Rheumatoid arthritis is just one of many forms of arthritis that affect millions of Americans every year. RA is an autoimmune disease of the joints, in which immune cells attack and eventually destroy the healthy lubricating tissues that surround joints. This causes painful swelling that can result in bone erosion and joint deformity.
According to the Center for Disease Control, rheumatoid arthritis can begin at any age, although it is more common in patients over 65.
Patients with moderate to severe rheumatoid arthritis experience chronic inflammation in many or all joints, while fewer joints are affected in those with mild RA.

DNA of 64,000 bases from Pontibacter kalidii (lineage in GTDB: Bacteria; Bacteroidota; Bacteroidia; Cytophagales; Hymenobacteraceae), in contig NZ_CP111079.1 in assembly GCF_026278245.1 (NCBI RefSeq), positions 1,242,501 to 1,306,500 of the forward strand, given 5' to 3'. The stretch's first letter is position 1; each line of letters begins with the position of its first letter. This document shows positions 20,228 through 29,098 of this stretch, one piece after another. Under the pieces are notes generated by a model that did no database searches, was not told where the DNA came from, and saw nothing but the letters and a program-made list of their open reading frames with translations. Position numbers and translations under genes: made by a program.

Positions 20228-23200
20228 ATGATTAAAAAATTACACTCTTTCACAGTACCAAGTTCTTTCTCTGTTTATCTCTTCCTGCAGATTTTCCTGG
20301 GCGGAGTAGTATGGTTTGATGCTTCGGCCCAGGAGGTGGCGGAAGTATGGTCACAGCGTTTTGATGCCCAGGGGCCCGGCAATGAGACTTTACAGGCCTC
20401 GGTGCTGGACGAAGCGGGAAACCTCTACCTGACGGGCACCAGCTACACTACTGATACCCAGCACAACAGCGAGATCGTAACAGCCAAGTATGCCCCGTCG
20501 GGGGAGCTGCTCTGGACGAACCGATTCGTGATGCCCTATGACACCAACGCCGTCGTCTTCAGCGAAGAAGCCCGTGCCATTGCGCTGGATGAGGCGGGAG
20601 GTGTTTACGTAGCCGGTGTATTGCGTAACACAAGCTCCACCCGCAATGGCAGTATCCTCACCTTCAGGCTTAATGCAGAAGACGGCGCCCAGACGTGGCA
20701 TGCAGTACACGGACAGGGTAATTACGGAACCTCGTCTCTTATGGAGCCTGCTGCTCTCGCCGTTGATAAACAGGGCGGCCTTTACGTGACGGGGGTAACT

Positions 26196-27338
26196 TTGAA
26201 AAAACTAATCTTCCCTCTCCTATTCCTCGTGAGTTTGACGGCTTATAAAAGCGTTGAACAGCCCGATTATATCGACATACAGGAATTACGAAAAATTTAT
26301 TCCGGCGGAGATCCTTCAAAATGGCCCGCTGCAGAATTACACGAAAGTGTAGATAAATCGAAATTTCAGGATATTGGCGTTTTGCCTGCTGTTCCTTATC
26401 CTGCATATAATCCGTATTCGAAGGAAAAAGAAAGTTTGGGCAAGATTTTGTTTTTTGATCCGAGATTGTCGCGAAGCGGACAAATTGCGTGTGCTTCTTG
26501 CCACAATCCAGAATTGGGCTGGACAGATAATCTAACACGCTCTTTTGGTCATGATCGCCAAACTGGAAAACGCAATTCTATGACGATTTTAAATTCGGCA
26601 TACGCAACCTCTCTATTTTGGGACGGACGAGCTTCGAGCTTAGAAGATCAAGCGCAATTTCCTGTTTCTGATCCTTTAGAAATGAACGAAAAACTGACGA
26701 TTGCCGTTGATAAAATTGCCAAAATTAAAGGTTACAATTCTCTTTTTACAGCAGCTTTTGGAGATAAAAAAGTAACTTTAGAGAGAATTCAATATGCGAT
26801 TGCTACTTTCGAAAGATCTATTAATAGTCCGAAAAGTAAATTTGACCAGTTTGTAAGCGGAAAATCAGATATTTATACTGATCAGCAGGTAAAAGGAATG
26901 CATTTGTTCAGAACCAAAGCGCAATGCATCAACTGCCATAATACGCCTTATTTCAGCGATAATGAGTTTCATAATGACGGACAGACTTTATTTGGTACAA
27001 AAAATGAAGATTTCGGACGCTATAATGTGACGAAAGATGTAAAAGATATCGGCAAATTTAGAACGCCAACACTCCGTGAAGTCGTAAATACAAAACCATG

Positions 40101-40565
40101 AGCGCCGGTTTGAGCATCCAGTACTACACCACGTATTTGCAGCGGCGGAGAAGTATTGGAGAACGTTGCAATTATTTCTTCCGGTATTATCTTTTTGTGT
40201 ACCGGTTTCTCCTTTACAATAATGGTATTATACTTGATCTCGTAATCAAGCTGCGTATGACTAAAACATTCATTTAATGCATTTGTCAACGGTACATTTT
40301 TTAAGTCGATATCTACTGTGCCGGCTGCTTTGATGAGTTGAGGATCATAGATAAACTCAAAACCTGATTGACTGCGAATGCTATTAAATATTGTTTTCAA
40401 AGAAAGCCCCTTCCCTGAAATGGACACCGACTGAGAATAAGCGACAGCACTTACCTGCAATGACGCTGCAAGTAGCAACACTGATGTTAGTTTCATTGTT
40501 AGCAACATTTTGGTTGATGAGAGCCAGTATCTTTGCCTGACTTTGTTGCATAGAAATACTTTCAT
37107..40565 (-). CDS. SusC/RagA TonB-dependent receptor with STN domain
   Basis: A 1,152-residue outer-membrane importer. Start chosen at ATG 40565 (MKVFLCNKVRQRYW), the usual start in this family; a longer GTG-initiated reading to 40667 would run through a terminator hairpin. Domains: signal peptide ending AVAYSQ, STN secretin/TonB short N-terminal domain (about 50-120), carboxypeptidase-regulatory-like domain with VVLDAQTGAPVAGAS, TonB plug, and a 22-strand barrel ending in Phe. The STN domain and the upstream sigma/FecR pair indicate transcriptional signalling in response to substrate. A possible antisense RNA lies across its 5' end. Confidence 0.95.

There is no cure for RA, but there are treatments that can decrease the severity of symptoms and slow the disease. As is the case with many ailments, the sooner a patient begins treatment, the better. That’s why it’s important to look out for arthritic symptoms such as fatigue, loss of energy, lack of appetite, low-grade fever, and muscle and joint aches and stiffness that are especially noticeable in the morning and after periods of inactivity. Talk to your physician if you experience these symptoms.
Treatment includes medication supplemented with exercise and occupational therapy.
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